Wednesday, December 11th, 2019

The Second Circuit issues an amended opinion in United States v. Pugh, No. 17-1889-cr, __F.3d__, 2019 WL 6708812 (Dec. 10, 2019) (“Pugh II”), a material support to terrorism case. As in the initial opinion — that was discussed in this blog on Sept. 3, 2019 — the Circuit affirms the convictions, but vacates consecutive prison sentences (totaling 420 months) as procedurally unreasonable because of the inadequate statement of reasons for the sentences.

Yesterday, the Circuit issued an amended opinion in United States v. Pugh. The initial decision issued on August 29, 2019 (United States v. Pugh, 937 F.3d 108) and was discussed in this blog. See infra, posting of Sept. 3, 2019.

The Amended Opinion reaches the same results as the initial opinion. The Circuit  (1) rules against the defendant on the marital communications privilege, Pugh II, 2019 WL 6708812 at *2-*4 ; (2) finds sufficient evidence of an “attempt” to provide material support to a foreign terrorist organization (18 U.S.C. § 2339B(a)(1)), id. at *4-*6; and (3) finds sufficient evidence of obstruction and attempted obstruction of an “official proceeding” (18 U.S.C. §§ 1512(c)(1),  (c)(2)), id. at *6-*7 ; but (4) vacates consecutive sentences totaling 420 months’ imprisonment because of the inadequacy of the Judge’s explanation for the consecutive sentences. Id. at *8-*12.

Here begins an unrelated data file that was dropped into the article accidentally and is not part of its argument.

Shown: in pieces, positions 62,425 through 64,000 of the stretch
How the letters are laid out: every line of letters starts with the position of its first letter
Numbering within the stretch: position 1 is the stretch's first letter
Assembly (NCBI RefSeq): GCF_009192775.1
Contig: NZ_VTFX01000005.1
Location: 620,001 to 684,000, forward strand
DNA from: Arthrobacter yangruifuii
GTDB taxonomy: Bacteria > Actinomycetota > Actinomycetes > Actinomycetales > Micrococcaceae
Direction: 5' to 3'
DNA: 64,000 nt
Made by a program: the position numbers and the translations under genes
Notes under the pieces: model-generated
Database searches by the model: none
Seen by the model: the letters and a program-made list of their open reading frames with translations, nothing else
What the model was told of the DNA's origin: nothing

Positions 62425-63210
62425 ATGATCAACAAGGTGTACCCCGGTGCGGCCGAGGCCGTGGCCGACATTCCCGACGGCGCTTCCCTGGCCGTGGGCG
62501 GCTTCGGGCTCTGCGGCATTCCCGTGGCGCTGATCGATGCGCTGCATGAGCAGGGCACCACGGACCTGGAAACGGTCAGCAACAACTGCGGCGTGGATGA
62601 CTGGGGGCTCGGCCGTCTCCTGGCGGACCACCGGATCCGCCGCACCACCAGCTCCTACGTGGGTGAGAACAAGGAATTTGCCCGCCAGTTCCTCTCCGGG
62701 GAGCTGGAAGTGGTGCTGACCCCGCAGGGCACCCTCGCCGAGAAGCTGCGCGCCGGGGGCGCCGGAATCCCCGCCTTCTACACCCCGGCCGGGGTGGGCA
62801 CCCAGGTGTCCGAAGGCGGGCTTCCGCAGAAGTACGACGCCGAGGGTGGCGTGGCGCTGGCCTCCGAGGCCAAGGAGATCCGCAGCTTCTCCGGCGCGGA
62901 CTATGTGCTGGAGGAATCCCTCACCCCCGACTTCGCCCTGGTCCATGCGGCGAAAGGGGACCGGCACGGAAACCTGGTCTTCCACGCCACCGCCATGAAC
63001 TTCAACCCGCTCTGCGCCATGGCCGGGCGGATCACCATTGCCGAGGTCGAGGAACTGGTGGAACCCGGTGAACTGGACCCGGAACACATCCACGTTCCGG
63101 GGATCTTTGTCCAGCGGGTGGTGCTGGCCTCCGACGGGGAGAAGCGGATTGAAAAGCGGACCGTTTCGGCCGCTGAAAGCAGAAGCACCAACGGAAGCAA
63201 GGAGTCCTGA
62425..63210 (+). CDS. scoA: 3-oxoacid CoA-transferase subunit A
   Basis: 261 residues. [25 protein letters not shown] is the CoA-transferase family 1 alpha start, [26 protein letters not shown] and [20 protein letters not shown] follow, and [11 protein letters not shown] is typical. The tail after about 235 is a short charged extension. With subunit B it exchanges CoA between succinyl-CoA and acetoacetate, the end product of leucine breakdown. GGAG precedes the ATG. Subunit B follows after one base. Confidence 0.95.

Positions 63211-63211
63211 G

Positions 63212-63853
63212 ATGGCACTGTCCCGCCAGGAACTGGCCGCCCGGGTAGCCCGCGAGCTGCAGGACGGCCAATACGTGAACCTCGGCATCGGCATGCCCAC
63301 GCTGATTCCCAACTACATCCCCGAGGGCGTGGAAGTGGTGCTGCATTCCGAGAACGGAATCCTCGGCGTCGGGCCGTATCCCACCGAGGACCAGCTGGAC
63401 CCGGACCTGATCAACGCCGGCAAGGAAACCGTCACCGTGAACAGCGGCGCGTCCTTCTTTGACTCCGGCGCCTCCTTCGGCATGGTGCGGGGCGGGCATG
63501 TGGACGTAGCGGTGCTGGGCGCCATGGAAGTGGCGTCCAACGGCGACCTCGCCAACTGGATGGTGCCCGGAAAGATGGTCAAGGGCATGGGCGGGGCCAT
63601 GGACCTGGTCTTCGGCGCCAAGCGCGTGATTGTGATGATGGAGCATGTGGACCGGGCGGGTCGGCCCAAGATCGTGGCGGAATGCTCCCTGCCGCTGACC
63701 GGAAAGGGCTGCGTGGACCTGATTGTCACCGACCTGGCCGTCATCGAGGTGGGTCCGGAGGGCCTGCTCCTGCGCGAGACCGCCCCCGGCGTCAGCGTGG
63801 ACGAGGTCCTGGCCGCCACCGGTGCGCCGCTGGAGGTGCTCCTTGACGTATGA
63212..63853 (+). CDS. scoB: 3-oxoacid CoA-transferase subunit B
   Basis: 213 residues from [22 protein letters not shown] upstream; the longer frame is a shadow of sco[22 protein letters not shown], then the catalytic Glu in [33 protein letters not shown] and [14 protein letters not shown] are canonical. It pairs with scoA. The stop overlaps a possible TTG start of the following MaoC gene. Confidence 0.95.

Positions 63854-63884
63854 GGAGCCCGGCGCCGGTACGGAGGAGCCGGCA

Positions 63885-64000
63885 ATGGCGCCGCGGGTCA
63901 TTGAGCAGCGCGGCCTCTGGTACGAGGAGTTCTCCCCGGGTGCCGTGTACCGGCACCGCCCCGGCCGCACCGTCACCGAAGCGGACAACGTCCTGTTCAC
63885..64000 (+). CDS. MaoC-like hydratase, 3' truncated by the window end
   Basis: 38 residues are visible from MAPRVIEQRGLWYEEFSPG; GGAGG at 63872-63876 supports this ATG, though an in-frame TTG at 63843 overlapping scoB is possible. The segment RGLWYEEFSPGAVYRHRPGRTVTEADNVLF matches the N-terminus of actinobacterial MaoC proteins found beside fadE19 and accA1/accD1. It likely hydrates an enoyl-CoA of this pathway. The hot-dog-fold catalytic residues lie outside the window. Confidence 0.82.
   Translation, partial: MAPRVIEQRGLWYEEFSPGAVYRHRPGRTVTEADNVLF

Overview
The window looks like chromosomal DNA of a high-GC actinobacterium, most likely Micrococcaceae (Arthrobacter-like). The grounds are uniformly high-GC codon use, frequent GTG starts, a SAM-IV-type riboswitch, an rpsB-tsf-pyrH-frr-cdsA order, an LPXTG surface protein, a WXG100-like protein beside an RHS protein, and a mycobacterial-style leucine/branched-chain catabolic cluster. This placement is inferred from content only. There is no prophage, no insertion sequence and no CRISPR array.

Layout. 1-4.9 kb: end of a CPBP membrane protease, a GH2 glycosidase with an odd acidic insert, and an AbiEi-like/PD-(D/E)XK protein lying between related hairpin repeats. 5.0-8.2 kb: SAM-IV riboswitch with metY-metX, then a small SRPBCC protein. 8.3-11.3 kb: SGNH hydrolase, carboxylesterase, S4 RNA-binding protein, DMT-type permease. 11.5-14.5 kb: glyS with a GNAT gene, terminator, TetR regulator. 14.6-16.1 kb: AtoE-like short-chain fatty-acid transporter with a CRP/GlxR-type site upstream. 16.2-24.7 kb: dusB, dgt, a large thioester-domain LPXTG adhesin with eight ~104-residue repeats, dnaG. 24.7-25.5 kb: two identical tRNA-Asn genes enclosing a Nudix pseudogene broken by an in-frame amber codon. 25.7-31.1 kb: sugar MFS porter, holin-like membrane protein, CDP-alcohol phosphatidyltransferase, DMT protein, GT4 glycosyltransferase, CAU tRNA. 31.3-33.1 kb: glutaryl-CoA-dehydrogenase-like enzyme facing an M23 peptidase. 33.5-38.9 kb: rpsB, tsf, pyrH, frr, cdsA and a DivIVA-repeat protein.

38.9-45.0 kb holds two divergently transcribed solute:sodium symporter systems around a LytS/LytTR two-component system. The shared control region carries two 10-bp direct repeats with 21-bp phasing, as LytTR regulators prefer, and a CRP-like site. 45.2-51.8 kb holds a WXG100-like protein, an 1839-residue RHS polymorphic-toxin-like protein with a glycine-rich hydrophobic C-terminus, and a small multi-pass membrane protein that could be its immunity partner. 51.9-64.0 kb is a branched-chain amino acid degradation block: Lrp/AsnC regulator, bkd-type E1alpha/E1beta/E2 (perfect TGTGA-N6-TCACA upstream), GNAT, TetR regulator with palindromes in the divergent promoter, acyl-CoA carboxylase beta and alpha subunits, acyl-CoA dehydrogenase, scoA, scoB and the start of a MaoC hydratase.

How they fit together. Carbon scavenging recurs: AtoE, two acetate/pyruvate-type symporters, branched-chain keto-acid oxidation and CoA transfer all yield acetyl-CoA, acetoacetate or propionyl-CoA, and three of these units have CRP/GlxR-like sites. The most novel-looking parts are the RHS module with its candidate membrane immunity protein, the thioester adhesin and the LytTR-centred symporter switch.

The Amended Opinion corrected an apparent factual error that didn’t impact the result. (The alleged obstructive conduct occurred at an airport in Cairo, Egypt, not Istanbul, Turkey). And there are changes in the Court’s discussion of the insufficiency of the district court’s statement of reasons. Pugh  II, 2019 WL 6708812 at *8-*12. But the Circuit again finds a procedural error because of the district court’s inadequate statement of reasons, and it remands for resentencing. Id. at *12. The Circuit also again emphasizes that “the district court must impose a sentence that is sufficient, but not greater than necessary, to fulfill the purposes of sentencing.” Id. at *12.  And “ if the court determines that a lower sentence will be just as effective as a higher sentence, it must choose the lower sentence.” Id.

Judge Calabresi again writes a strong concurring opinion concerning the dangers posed by the government’s over-charging defendants by filing obstruction of justice charges under 18 U.S.C. § 1512(c).  Pugh II, id. at *12 -*13 (Calabresi, J. , concurring).

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